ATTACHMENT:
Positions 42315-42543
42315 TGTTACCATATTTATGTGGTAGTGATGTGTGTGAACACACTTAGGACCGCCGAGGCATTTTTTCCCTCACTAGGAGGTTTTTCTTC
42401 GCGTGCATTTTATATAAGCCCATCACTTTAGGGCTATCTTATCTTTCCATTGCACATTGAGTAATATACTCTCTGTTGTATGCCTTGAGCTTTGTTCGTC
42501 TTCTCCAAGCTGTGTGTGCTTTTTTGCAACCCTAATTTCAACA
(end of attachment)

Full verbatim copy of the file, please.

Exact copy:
Positions 42315-42543
42315 TGTTACCATATTTATGTGGTAGTGATGTGTGTGAACACACTTAGGACCGCCGAGGCATTTTTTCCCTCACTAGGAGGTTTTTCTTC
42401 GCGTGCATTTTATATAAGCCCATCACTTTAGGGCTATCTTATCTTTCCATTGCACATTGAGTAATATACTCTCTGTTGTATGCCTTGAGCTTTGTTCGTC
42501 TTCTCCAAGCTGTGTGTGCTTTTTTGCAACCCTAATTTCAACA